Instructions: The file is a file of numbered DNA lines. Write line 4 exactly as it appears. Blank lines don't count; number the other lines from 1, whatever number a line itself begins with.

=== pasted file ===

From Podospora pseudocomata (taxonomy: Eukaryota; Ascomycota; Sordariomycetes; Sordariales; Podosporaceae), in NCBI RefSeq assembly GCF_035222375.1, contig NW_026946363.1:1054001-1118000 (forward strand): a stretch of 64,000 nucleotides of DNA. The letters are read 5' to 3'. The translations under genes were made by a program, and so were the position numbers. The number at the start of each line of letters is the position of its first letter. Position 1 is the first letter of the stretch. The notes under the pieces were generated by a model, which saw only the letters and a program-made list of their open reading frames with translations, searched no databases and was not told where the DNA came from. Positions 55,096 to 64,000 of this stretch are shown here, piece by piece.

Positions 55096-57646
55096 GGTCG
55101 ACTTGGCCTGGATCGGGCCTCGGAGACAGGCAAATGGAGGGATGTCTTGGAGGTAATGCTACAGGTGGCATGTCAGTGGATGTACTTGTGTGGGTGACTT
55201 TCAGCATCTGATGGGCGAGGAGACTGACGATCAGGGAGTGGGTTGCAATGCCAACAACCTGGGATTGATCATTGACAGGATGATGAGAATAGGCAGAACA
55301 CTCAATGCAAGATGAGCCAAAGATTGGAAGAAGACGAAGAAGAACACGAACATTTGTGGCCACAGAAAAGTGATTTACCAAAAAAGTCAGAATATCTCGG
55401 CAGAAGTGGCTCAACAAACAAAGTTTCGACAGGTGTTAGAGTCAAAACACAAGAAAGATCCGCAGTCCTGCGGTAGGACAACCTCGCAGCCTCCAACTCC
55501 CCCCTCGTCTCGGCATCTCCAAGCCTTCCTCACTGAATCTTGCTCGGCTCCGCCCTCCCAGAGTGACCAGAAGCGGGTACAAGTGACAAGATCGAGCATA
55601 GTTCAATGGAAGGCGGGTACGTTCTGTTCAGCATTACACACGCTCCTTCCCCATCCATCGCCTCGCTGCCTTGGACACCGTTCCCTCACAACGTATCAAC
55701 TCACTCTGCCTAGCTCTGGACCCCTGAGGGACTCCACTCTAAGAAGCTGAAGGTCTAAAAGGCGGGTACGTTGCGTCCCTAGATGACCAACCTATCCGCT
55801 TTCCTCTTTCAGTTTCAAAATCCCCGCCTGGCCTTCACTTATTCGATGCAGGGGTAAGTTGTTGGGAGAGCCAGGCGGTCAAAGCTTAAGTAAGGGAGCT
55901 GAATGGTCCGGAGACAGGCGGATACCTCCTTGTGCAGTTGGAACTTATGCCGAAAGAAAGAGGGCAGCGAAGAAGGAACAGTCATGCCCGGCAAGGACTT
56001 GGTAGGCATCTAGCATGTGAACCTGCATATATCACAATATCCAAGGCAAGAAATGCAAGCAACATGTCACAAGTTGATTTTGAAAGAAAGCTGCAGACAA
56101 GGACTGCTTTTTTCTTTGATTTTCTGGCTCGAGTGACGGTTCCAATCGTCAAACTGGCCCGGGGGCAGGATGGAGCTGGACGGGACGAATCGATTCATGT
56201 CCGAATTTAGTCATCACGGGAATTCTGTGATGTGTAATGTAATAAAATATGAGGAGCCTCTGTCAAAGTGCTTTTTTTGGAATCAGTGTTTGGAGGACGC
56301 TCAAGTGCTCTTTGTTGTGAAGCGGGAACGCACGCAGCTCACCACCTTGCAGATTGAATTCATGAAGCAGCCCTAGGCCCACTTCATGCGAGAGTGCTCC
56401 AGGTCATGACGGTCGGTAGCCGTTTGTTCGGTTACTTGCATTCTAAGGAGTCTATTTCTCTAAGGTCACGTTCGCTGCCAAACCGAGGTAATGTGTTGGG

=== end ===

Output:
55101 ACTTGGCCTGGATCGGGCCTCGGAGACAGGCAAATGGAGGGATGTCTTGGAGGTAATGCTACAGGTGGCATGTCAGTGGATGTACTTGTGTGGGTGACTT